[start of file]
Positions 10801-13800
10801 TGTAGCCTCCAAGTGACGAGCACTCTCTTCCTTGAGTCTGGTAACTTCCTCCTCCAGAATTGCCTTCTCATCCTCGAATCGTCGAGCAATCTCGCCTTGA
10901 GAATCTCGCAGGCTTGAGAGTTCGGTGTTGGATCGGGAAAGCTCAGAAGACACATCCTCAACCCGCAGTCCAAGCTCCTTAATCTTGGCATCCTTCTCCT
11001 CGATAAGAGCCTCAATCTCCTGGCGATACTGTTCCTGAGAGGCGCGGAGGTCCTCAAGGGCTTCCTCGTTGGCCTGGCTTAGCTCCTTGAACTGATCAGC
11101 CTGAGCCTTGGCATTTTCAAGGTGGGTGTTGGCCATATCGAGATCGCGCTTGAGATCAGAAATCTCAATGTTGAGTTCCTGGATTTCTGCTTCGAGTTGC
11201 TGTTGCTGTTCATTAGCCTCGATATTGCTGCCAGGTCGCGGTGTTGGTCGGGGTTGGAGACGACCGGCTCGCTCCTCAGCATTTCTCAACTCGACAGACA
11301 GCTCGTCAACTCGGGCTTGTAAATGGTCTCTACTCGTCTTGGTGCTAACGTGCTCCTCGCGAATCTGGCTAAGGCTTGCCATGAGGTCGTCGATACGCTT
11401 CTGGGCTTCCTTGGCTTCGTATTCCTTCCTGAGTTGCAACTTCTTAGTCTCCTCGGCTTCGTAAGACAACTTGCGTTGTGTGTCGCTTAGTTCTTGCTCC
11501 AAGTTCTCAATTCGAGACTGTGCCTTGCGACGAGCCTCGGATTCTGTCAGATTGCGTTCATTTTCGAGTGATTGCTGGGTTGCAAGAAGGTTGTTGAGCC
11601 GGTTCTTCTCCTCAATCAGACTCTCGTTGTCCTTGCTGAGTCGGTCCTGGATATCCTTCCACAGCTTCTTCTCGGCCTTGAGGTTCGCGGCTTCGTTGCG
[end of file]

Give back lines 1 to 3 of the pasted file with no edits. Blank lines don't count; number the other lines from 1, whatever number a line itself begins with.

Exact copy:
Positions 10801-13800
10801 TGTAGCCTCCAAGTGACGAGCACTCTCTTCCTTGAGTCTGGTAACTTCCTCCTCCAGAATTGCCTTCTCATCCTCGAATCGTCGAGCAATCTCGCCTTGA
10901 GAATCTCGCAGGCTTGAGAGTTCGGTGTTGGATCGGGAAAGCTCAGAAGACACATCCTCAACCCGCAGTCCAAGCTCCTTAATCTTGGCATCCTTCTCCT